| NEW YORK, April 6
NEW YORK, April 6 Mixed martial arts franchise
Ultimate Fighting Championship (UFC) is returning to the loan
market to raise US$100m of incremental debt to back a potential
earnings-based payout tied to its 2016 buyout, sources said.
Proceeds from the new debt are slated to back a payment due
to the sellers if certain financial targets are hit. The buyout
included two future payments of US$175m and US$75m if the
company hit specific milestones. The first payment may be due
during the second half of 2017.
The new loan will be led by KKR Capital Markets, which took
the lead financing role from Goldman Sachs in January when UFC
went to the market to reprice the loan.
Goldman Sachs led the original first-lien loan to back the
company’s 2016 buyout by private equity-backed talent agency
WME-IMG. As reported, federal regulators warned the bank about
the deal because of aggressive earnings before interest, tax,
depreciation and amortization (Ebitda) add-backs included.
This allowed KKR to step into the lead role on the
first-lien loan, as KKR is not subject to the federal leveraged
lending guidance that Goldman Sachs is required to follow. The
guidelines were put in place in an effort to limit highly
leveraged loans considered risky.
Deutsche Bank led a US$425m second-lien loan backing the
original buyout. This debt was not repriced.
"This is certainly an example of UFC being aggressive
(again) with their add-backs," said an investor who has looked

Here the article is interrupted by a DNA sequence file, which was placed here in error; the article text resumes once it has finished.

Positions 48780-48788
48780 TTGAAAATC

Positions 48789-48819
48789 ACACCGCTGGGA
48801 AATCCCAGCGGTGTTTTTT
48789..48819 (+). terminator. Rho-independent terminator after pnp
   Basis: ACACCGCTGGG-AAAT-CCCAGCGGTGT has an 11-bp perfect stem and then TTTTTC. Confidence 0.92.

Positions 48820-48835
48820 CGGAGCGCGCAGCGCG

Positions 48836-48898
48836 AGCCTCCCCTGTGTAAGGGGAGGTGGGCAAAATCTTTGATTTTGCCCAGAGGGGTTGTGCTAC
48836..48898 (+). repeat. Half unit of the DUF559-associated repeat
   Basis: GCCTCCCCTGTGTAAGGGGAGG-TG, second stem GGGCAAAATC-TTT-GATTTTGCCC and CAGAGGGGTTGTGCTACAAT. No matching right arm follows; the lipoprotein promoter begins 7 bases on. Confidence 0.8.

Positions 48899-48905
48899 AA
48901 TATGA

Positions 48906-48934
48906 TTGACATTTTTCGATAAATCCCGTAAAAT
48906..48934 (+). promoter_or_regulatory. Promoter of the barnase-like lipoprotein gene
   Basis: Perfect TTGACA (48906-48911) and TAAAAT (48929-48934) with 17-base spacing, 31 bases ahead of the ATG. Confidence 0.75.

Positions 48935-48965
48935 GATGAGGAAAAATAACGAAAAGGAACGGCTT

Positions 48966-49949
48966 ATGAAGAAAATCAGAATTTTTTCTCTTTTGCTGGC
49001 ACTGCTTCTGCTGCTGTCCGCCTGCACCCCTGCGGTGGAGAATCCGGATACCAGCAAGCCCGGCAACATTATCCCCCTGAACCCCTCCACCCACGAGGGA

at the deal. "I had heard the company got some push-back from
regulators, so I am mildly surprised to see them back so soon."
Total net leverage at UFC will stand at 5.8 times following
the additional debt raise with first-lien net leverage at 4.5
times, according to an investor presentation.
S&P affirmed its B+ rating on the first-lien debt Thursday,
as well as the CCC+ rating on the second-lien loan. S&P has the
company on negative outlook due to the significant leverage,
which the ratings agency puts above 8 times.
Management Ebitda for 2016 climbed to US$226m from US$192m
in 2015, according to the presentation. However, the investor
noted that the company is marketing the deal using adjusted
Ebitda of US$320m “without providing much detail on the bridge
between the numbers.”
The company notes that it achieved US$10m of cost savings in
2016 from reducing labor, marketing and third-party cost and is
on schedule to generate US$55m of cost savings this year.
Despite concerns from regulators, investors have been eager
to own the loan, which was trading at approximately 101,
according to Thomson Reuters LPC data.
The add-on loan is expected to price with the same terms as
the existing first-lien loan, which puts the spread at 325bp
over Libor with a 1% floor. The loan originally priced at 400bp
over Libor in August 2016. The commitment deadline for lenders
is Thursday after launching on Wednesday.
KKR declined to comment.
(Reporting by Jonathan Schwarzberg; Editing By Lynn Adler and